Academic journal article East Asian Archives of Psychiatry

Psychosocial Condition of Family Caregivers of Patients with Chronic Obstructive Pulmonary Disease in Hong Kong

Academic journal article East Asian Archives of Psychiatry

Psychosocial Condition of Family Caregivers of Patients with Chronic Obstructive Pulmonary Disease in Hong Kong

Article excerpt

Introduction

Caregiving refers to the experiences and tasks about providing assistance to a family member who is no longer independent. (1) Burden of care indicates "the extent to which caregivers perceive their emotional or physical health, social life, and financial status suffering as a result of caring for their relative". (2) Objective burden of care reflects the disruptions in family life and the tasks and activities associated with providing care, whereas subjective burden of care focuses on perceived stress associated with providing care. (3) Subjective burden of care is related to many factors, such as the length of caregiving time entailed, the type of caregiving tasks, family stressors, and the physical condition of the care recipient. (4)

Severe and progressive dyspnoea is the most devastating and frequent complaint of patients with chronic obstructive pulmonary disease (COPD). (5) Pervasive dyspnoea is frightening to both the patient and caregiver, and can lead to stress. (6) Chronic obstructive pulmonary disease can result in physical disability, altered cognition, memory disturbances, and behavioural changes that may further increase the burden of care. (7)

Caregivers of COPD patients often have additional roles such as decision-maker and finance manager. (8) They have to deal with patient attitudes and irritability. (8) Sexton (9) reported that wives of COPD patients felt guilty about causing their husbands respiratory distress and thus limited the expression of strong feelings. The experience of a wife caregiver has been described as a mixture of anger, helplessness, guilt and isolation. (10) Wives of COPD patients were deemed to have lost freedom, because they had relinquished recreational and social activities. (8,10) Even their shopping trips were constrained, as they opted to stay at home as much as they could in order to avoid conflicts. (11) Persistent worry about the patients' health and symptoms was common, and wives frequently experienced fatigue and difficulty sleeping. (8,10)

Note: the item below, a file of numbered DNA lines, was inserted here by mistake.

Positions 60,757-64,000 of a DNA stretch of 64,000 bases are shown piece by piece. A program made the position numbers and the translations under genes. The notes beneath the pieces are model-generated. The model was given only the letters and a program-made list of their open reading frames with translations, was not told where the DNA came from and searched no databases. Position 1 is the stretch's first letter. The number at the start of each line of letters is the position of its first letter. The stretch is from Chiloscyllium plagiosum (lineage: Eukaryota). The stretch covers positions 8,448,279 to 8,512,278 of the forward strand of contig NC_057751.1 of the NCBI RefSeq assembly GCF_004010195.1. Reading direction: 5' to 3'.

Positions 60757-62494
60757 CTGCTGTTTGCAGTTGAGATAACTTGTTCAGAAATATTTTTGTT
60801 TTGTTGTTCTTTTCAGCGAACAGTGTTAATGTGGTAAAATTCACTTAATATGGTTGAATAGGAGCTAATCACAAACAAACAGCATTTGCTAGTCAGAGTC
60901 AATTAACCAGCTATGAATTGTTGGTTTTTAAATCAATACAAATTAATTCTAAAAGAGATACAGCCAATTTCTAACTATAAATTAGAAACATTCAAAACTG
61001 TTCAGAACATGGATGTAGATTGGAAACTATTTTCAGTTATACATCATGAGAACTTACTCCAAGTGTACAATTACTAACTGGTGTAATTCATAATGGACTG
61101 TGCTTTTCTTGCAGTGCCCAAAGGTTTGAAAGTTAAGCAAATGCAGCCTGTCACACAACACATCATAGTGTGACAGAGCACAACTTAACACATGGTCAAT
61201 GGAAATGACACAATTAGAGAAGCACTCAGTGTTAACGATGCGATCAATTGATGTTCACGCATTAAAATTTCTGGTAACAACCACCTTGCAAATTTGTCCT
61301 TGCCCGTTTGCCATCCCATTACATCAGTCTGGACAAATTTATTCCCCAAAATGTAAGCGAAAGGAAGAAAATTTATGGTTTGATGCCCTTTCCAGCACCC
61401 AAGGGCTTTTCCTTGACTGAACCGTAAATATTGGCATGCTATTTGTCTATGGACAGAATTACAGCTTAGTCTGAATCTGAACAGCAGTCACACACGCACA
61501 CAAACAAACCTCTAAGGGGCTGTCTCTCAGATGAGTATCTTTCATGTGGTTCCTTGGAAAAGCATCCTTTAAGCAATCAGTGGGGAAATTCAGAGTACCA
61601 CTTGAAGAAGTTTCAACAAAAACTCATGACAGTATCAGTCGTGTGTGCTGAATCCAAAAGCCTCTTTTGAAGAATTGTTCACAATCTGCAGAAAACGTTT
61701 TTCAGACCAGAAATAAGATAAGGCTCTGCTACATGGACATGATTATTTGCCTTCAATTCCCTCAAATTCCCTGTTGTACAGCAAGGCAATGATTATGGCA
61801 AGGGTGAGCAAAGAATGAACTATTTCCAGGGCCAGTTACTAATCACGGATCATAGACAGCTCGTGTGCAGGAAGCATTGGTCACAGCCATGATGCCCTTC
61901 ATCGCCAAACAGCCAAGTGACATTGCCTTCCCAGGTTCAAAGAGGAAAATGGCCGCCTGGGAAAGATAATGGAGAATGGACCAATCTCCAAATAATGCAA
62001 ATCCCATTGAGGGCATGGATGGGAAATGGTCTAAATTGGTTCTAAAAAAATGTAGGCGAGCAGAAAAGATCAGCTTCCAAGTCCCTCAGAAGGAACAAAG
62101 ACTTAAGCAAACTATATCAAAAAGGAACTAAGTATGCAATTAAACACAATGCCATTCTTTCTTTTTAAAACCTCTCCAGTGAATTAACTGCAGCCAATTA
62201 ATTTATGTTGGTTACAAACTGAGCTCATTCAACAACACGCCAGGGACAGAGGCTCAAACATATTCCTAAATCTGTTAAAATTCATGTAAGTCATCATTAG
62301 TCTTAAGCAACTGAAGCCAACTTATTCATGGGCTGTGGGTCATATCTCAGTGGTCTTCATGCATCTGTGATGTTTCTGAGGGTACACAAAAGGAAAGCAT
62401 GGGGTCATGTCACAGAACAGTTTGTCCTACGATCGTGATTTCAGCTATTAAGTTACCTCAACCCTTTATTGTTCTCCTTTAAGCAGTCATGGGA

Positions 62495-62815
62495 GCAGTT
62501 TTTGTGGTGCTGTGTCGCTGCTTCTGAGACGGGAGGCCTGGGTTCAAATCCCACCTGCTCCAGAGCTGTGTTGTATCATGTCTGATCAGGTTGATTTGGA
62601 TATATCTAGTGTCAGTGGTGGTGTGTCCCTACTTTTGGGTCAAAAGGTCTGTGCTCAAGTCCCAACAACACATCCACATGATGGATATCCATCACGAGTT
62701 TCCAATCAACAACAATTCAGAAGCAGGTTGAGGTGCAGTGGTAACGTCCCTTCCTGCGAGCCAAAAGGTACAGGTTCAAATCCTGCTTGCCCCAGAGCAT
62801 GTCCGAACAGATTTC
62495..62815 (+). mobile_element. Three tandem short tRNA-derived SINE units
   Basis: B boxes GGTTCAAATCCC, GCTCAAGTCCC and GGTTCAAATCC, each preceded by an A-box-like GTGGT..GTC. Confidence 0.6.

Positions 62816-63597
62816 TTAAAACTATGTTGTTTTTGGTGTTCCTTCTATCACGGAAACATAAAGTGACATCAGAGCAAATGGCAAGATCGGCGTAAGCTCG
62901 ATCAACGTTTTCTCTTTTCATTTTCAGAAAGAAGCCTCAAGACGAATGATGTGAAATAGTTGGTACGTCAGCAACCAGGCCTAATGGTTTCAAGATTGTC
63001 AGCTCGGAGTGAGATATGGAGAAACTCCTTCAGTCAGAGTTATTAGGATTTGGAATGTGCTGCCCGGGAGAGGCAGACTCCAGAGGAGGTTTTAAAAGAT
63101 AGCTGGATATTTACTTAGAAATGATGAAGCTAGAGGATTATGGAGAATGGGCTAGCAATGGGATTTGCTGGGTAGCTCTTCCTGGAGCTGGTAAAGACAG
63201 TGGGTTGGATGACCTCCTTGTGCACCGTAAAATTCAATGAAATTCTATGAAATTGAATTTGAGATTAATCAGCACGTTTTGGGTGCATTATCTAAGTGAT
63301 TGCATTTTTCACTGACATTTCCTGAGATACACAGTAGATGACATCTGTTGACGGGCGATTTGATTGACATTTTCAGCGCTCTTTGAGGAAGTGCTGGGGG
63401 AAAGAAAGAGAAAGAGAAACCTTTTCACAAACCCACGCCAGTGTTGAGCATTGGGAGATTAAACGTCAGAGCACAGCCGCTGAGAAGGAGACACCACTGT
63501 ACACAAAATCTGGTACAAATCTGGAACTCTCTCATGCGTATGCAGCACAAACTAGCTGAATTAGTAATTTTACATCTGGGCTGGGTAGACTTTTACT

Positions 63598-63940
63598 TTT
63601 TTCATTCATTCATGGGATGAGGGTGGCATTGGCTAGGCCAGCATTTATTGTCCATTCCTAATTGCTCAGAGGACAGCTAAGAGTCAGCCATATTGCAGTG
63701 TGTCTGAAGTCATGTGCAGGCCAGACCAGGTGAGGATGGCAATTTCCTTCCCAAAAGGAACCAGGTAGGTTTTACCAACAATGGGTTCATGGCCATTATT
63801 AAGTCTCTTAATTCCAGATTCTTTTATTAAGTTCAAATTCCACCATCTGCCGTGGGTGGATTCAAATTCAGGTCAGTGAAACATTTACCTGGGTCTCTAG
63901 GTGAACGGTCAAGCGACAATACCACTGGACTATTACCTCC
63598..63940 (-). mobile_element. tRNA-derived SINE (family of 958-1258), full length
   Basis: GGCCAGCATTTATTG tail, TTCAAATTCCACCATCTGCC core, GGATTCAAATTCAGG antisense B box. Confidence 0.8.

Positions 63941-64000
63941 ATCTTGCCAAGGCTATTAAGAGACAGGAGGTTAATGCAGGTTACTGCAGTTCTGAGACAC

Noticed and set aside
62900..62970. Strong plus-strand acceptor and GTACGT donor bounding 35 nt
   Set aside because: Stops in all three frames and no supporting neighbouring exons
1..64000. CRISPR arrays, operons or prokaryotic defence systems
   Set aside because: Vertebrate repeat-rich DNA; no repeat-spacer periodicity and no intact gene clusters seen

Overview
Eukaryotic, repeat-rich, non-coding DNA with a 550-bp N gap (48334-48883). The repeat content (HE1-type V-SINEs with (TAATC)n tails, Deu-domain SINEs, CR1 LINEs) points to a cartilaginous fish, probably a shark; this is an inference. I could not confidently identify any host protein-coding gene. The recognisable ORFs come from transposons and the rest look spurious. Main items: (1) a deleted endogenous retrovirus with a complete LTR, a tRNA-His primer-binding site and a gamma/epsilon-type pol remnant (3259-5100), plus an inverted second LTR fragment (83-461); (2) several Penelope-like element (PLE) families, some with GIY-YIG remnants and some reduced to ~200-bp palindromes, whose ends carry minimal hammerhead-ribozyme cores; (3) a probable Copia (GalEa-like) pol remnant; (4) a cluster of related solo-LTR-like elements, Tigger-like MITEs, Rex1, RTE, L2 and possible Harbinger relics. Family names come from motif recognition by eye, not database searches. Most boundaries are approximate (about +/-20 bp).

Positive sides to caregiving were also described, which included the satisfaction from easing their husbands' suffering and helping them to stay at home as long as possible. This positive experience of caregiving was also related to the presence of family, children and grandchildren. (11) Ways of coping with the caregiving role reported by COPD wives included: finding personal satisfaction, successfully managing their husband's behaviour, finding meaning in the caregiving situation, managing their own distress, and finding support when expressing their feelings. (12)

Compared with wives of husbands without COPD, wives of COPD patients reported lower levels of life satisfaction. (8) Predictors of life satisfaction included the Subjective Stress Scale score, (13) satisfaction with money available, and the working status of the COPD wives. (8) Ross and Graydon (10) found that perceptions of their own health by COPD wives were correlated with their mood and social support. Wives of COPD patients found it hard to ask relatives for help, and needed increased support from the health care system. (11) Useful help might include: caregiving guidance and information delivery, (14) as well as counselling, and coaching in relaxation techniques. (8) Further support to carers could be provided via regular carers' group meetings and enhancement of informal support from family members and friends. (8,14) Respite care may provide relief to carers. (10,14) Patients with COPD need assistance from their significant others so as to cope with activities of daily living. (8) The presence of a significant person at home is the single most important factor facilitating the adjustment to COPD patients. This study aimed to examine the health-related quality of life (HRQOL) and burden of caregivers of patients with COPD, and to identify associated relevant factors.

Methods

Study Design

A clinically convenient sample of Hong Kong community-dwellers followed up in a university chest clinic and their caregivers were recruited. …

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